My dad works at Tata Steel and he might lose his job

‘To lose it would be to lose a close loved one’

This week we found out that as many as 15,000 jobs could be affected if a buyer isn’t found for Port Talbot’s steelworks. For every Tata employee, it is estimated that another person’s job is supported outside of the plant.  You could say my hometown has seen better days.

I am the son of a steelworker and there are about three generations before my father who proudly toiled away at the Port Talbot plant. This is common locally, and many school children are those of steelworkers, sitting in classrooms where their ancestors have sat for multiple generations too. Steel has built strong social ties in the town, as well as putting dinner on the table.

When speaking to family and friends, I hear despair and helplessness – despair as the economic hub and beating heart of our industrial history hangs in the balance. There has been a lack of political action in dealing with the causes of the steel crisis, and we’re defenceless.

Port Talbot Steelworks

Port Talbot Steelworks

Many at the works have spent their entire working lives there and have remained loyal under various owners and different strains to the industry. However, many feel let down by the lack of loyalty being shown to them. They waited nervously for 45 days to see if the service would be drawn to an end by the redundancy programme. Many mothers and wives waited anxiously by the phone to hear word of whether their livelihoods would be threatened.

People like my father might just be OK if, God forbid, Tata Port Talbot were to close. Nearing retirement at 52, a redundancy might just see him to the finishing line. But this is not the case for many of the younger workers. If the worst were to happen, Port Talbot and the surrounding areas could see a depression as thousands of jobs are ripped out of the economy and the supply chains are drained of demand. It would have an adverse affect on local businesses and house prices in the area would fall, making things harder for those who may want to move to find new jobs.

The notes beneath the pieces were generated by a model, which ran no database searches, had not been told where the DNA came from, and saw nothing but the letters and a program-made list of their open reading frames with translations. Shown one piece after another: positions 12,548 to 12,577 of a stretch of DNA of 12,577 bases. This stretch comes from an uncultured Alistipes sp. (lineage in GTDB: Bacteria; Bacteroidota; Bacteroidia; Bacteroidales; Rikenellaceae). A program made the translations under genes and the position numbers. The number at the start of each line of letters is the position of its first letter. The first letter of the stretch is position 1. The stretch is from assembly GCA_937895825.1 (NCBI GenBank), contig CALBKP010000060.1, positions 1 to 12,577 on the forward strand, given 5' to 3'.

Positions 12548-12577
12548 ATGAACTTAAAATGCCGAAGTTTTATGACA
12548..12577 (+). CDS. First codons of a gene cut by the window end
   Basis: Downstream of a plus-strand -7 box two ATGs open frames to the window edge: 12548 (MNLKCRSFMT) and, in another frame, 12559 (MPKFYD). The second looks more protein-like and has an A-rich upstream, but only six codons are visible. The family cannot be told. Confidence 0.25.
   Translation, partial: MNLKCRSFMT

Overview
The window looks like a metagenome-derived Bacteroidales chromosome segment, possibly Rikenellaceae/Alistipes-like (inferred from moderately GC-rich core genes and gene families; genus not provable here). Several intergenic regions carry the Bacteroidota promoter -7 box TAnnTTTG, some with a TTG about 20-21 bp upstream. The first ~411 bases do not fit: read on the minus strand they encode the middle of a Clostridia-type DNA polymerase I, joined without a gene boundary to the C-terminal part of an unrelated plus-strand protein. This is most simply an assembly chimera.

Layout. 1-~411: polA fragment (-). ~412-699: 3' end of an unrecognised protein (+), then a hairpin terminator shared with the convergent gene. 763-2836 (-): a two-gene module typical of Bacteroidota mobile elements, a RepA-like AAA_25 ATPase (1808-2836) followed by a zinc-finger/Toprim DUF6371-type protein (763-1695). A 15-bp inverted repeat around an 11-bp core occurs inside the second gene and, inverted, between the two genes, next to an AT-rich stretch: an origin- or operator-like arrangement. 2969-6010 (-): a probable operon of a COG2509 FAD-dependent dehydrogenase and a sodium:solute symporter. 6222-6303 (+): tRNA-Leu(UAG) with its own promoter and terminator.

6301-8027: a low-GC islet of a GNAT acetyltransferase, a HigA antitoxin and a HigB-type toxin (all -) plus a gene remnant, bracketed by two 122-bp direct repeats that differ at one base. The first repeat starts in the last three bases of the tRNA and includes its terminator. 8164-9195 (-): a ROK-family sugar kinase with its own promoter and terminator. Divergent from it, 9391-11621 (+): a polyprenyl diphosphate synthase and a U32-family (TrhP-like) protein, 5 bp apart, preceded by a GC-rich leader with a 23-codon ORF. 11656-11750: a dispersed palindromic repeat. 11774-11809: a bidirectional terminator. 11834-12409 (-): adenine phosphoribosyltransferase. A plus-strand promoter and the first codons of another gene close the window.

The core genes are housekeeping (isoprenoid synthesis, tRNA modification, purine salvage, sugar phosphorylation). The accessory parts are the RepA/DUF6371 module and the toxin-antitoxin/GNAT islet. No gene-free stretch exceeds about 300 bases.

As you can guess, the closure could have a dire effect on the town economically which would reach nearly everyone. However, the same goes culturally too – the people of Port Talbot are extremely proud of our working class and our industrial history. A closure would mean cutting a hole in the cultural fabric of a once vibrant town and would add insult to injury.

Jamie, 26, now lives in London but still has ties with Port Talbot

Jamie, 26, now lives in London but still has ties with Port Talbot

The future of Port Talbot remains unclear. If you ask most residents, they’d tell you that the town is nothing without its steel production and there is no obvious way to fill the void that would be left by its closure. Many skilled workers who have spent their lives at Tata would likely be left in a precarious job market, where supply would outstrip demand until something new is found to generate growth.

In short, the steelworks represents more than jobs – it represents an important cultural link between the past and present in my hometown and that is more valuable than anything money can measure. To lose it would be to lose a close loved one.

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